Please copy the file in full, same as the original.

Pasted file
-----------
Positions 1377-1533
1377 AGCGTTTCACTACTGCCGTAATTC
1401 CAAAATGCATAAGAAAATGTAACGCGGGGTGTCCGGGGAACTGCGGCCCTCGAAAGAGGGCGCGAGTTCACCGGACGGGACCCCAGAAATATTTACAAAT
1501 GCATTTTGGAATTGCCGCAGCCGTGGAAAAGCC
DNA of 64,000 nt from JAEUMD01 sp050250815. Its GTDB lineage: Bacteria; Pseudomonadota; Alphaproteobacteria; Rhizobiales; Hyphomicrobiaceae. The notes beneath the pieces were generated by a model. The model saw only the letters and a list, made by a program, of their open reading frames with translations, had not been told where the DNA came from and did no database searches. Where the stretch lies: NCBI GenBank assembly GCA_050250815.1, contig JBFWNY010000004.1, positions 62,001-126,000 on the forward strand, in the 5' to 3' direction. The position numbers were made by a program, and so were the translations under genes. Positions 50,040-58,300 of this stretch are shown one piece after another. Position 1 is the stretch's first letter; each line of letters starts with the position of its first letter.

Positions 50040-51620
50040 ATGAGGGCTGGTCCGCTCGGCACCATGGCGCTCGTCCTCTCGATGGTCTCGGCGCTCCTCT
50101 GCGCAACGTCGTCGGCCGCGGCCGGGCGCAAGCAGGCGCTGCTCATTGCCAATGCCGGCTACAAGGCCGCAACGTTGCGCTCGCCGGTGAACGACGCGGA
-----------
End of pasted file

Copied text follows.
Positions 1377-1533
1377 AGCGTTTCACTACTGCCGTAATTC
1401 CAAAATGCATAAGAAAATGTAACGCGGGGTGTCCGGGGAACTGCGGCCCTCGAAAGAGGGCGCGAGTTCACCGGACGGGACCCCAGAAATATTTACAAAT
1501 GCATTTTGGAATTGCCGCAGCCGTGGAAAAGCC
DNA of 64,000 nt from JAEUMD01 sp050250815. Its GTDB lineage: Bacteria; Pseudomonadota; Alphaproteobacteria; Rhizobiales; Hyphomicrobiaceae. The notes beneath the pieces were generated by a model. The model saw only the letters and a list, made by a program, of their open reading frames with translations, had not been told where the DNA came from and did no database searches. Where the stretch lies: NCBI GenBank assembly GCA_050250815.1, contig JBFWNY010000004.1, positions 62,001-126,000 on the forward strand, in the 5' to 3' direction. The position numbers were made by a program, and so were the translations under genes. Positions 50,040-58,300 of this stretch are shown one piece after another. Position 1 is the stretch's first letter; each line of letters starts with the position of its first letter.

Positions 50040-51620
50040 ATGAGGGCTGGTCCGCTCGGCACCATGGCGCTCGTCCTCTCGATGGTCTCGGCGCTCCTCT
50101 GCGCAACGTCGTCGGCCGCGGCCGGGCGCAAGCAGGCGCTGCTCATTGCCAATGCCGGCTACAAGGCCGCAACGTTGCGCTCGCCGGTGAACGACGCGGA